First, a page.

However, it is clear that the majority of mothers with daughters wishing to take up nursing would not stand in their way.

Mothers of daughters who wished to nurse in some cases said they would object to their daughters’ specialising in certain branches of nursing (T.B. 37%, Fever 22%, Mental 29%). 26% of mothers with daughters wishing to nurse would like their daughters to specialise in children’s nursing.

The attitudes of mothers towards nursing are no less favourable than those of working women, and they are less critical of the conditions than are schoolgirls.

Mothers showed rather less knowledge of nurses’ conditions than did working women or schoolgirls.

(d) Conclusions

It would seem from these results that there are plenty of young women who would be willing to take up nursing if certain obstacles were removed and certain facts brought to their notice.

The main deterrents are the relatively long working hours and poor wages of nurses, and could nurses’ working conditions in these respects be further improved, so that they compared more favourably with conditions in other occupations, an increase in recruitment to nursing might be expected.

A further difficulty is the gap between school-leaving age and the age at which it is possible to become a nurse. This is particularly difficult for those in the lower economic groups which form the majority of the population.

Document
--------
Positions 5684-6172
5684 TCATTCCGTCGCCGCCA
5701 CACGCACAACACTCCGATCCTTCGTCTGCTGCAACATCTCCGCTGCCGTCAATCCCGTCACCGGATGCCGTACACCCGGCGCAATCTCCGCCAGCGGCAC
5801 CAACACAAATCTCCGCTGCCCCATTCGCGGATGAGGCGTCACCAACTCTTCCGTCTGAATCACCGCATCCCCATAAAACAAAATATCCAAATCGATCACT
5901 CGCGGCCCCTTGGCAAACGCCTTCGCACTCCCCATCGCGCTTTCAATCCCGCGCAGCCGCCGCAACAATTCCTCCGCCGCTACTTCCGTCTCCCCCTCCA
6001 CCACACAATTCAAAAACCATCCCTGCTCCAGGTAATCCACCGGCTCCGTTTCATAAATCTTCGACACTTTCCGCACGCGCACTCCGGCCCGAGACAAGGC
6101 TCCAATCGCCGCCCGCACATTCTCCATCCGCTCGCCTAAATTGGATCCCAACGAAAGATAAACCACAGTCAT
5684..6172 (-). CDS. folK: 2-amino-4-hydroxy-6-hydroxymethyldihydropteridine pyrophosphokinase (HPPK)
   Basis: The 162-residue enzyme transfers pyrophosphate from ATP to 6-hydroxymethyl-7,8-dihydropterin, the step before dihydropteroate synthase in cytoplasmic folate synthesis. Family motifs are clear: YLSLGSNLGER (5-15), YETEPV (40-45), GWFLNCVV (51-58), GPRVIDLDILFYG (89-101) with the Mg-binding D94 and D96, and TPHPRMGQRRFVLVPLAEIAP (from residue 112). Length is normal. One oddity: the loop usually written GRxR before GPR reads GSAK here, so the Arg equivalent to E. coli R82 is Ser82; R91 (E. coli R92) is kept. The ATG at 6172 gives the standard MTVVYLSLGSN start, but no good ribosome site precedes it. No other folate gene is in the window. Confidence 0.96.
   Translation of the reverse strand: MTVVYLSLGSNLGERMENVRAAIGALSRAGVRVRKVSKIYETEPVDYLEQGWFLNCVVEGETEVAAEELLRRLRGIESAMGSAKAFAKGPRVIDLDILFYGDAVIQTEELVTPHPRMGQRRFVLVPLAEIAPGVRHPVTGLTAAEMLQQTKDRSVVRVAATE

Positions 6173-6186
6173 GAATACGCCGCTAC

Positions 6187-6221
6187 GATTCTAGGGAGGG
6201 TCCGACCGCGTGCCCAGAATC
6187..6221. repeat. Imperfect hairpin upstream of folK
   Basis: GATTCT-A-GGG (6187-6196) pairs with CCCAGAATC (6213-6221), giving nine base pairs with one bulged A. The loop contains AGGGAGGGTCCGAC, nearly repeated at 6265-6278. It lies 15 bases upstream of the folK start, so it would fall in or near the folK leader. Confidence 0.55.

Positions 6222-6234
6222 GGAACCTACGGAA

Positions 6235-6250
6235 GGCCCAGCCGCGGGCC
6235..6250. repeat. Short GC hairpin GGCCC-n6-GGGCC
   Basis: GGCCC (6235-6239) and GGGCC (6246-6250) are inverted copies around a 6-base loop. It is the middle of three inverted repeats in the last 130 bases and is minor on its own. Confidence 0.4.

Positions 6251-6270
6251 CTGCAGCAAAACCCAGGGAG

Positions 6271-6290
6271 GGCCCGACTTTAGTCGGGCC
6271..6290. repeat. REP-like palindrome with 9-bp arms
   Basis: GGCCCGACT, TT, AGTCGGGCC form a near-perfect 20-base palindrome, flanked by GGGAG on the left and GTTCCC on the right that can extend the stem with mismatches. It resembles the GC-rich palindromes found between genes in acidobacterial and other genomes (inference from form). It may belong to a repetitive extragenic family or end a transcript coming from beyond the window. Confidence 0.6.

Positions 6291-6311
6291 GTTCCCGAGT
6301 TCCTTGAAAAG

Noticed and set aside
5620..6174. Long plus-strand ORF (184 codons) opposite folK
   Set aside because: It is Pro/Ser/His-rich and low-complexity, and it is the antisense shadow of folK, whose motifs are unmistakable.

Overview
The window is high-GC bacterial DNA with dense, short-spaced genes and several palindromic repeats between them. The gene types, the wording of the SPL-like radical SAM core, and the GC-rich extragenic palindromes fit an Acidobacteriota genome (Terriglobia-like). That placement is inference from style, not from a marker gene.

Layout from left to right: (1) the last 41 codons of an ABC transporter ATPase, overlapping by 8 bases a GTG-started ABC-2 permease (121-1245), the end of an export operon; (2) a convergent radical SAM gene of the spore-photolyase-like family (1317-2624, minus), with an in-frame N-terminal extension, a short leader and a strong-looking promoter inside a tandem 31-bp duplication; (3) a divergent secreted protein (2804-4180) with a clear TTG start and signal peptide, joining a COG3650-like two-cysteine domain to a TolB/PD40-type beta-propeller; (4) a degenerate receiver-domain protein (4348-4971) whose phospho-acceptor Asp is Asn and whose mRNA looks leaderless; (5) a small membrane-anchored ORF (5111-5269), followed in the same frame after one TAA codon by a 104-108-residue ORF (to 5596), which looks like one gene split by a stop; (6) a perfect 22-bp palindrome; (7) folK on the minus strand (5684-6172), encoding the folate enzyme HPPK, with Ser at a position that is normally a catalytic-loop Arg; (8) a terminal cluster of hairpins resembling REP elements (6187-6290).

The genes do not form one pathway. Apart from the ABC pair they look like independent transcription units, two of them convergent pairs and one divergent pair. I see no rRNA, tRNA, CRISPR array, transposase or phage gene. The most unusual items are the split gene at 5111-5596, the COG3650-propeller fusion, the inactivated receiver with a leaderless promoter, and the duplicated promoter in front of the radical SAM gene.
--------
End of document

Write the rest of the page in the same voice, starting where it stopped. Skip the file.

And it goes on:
It would perhaps be fruitful to direct publicity particularly towards some groups. Distributive workers and workers in those occupations classified as miscellaneous show a rather more favourable attitude than other groups and might therefore be drawn in more easily. (For groups included in miscellaneous, see Sample page 37.)

Also, since girls with elementary education only, factory workers and younger women are rather less critical of the working conditions than are other groups, it might be worthwhile to direct publicity particularly towards these groups.

The fact that girls with no further education can be accepted as nurses, and that it is not necessary to have passed any examinations or reached a particularly high standard of education to become a nurse, should also be stressed.

There are no important differences in attitude shown in different regions or as between urban and rural areas.

Parents do not seen to act as a deterrent and probably it would not be particularly useful to direct publicity towards parents.